Core Security Technologies Monday announced it has updated its host-based penetration-testing software with a feature that lets security managers test how susceptible employees might be to phishing scams.
Core Security's Core Impact agent software conducts host-based penetration tests on desktops and servers based on known vulnerabilities. Version 6.2 includes a way to emulate an e-mail phishing attack to determine how susceptible employees may be to this type of ruse.
"It lets you assess how prepared you are against these attacks," says Max Caceres, director of product management at Core Security. The software has templates to simulate spear phishing and other malicious e-mail-based attacks, and it records the effect for review.
"We'd be interested in that," says Andre Gold, director of information security at Continental Airlines, which for three years has used Core Impact to evaluate the security status of internal computers.
Other new features in Core Impact 6.2 include a way to run a system shell from the in-memory agent and the option of configuring the agent to survive system restarts when penetration tests last more than one day.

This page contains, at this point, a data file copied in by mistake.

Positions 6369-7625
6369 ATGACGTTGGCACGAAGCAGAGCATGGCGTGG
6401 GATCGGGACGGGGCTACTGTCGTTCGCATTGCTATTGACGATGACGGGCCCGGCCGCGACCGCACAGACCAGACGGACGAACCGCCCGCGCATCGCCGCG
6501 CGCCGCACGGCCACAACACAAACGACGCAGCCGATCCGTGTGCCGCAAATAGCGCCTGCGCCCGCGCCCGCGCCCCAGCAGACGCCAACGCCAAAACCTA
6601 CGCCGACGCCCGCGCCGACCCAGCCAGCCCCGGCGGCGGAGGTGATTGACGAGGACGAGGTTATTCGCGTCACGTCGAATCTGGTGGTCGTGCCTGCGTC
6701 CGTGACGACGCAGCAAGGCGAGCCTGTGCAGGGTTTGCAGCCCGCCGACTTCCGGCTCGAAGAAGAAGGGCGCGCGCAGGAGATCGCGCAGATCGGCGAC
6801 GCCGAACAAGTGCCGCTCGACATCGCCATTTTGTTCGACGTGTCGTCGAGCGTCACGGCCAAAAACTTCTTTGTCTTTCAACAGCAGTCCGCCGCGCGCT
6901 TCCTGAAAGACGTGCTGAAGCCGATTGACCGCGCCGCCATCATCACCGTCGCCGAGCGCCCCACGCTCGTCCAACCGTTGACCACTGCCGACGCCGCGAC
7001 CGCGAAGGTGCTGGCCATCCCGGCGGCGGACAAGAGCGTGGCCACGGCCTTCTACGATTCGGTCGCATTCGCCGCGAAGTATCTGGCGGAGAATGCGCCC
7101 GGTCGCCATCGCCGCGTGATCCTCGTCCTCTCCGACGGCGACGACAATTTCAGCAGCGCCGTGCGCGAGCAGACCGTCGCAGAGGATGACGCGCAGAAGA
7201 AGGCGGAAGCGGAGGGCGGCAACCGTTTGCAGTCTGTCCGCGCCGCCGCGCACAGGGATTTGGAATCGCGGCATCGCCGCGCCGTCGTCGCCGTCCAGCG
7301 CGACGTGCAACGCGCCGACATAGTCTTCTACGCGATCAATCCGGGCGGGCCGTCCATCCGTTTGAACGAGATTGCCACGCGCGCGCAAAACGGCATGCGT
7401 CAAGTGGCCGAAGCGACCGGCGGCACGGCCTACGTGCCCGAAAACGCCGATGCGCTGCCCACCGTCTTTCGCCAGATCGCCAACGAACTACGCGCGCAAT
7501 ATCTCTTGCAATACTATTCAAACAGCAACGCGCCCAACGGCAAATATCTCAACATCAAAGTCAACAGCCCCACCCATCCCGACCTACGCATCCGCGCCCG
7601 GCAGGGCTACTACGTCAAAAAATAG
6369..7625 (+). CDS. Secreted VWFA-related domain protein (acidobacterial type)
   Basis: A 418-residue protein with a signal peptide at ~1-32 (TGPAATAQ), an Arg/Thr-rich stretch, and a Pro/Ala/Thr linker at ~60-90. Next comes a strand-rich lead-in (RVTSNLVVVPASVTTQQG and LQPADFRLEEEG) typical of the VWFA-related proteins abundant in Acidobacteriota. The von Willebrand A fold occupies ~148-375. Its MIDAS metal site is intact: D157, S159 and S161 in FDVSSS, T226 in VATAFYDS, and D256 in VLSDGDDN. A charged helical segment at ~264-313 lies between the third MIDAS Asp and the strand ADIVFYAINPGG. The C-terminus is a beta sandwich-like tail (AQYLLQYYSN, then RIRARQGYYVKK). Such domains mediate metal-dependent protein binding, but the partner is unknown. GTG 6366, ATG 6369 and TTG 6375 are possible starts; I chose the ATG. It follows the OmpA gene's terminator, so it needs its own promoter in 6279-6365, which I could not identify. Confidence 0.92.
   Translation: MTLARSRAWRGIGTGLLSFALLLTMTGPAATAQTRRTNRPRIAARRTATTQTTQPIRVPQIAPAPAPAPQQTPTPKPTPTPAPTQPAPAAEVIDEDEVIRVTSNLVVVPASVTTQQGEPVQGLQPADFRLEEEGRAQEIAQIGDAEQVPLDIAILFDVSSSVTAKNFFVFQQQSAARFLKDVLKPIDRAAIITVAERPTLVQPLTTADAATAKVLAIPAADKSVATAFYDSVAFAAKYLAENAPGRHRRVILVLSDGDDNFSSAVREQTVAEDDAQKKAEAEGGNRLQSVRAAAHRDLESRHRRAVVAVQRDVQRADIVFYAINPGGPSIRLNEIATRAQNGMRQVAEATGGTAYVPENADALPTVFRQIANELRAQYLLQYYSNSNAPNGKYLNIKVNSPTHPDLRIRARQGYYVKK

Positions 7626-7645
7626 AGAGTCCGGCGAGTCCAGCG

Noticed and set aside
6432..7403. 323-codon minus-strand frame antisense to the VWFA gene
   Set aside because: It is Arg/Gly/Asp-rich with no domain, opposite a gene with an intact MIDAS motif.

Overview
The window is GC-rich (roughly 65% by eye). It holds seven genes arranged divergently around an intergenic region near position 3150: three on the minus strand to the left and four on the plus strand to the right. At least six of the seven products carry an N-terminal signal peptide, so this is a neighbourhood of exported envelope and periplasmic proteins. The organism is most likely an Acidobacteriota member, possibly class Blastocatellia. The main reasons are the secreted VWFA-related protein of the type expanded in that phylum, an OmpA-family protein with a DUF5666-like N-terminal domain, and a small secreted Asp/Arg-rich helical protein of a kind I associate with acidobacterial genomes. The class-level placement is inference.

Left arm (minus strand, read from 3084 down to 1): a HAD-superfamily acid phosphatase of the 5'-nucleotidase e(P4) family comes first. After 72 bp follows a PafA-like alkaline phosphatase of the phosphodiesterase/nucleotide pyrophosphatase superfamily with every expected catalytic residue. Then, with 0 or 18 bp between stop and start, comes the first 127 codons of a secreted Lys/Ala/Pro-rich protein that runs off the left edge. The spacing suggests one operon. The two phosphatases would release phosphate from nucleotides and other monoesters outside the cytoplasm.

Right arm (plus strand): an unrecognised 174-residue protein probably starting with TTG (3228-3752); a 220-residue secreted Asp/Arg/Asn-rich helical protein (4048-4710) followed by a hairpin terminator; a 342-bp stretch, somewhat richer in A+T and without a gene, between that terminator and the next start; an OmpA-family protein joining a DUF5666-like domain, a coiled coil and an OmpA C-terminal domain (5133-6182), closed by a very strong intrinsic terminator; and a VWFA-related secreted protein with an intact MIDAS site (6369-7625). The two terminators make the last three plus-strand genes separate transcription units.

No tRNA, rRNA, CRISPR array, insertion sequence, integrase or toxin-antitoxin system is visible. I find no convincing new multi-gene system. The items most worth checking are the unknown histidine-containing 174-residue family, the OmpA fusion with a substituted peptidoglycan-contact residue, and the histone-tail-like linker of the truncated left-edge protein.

Gold says in Continental's experience, it's possible to run Core Impact's host-based penetration tests without unwanted disruption while computers are in use.
Another Core Impact customer, Bermuda-based insurance company Scottish Re, says it uses the software to run a vulnerability assessment without interfering in typical work use.
"We run it once or twice a week," says Mark Odiorne, Scottish Re's CISO. The Core Impact agent software resides on about 300 servers and 500 desktops at Scottish Re. Odiorne says he usually doesn't announce to network and security staff that scans will run and simply presents the reported results to emphasize the need for remediation, if necessary.
Core Impact software starts at US$25,000.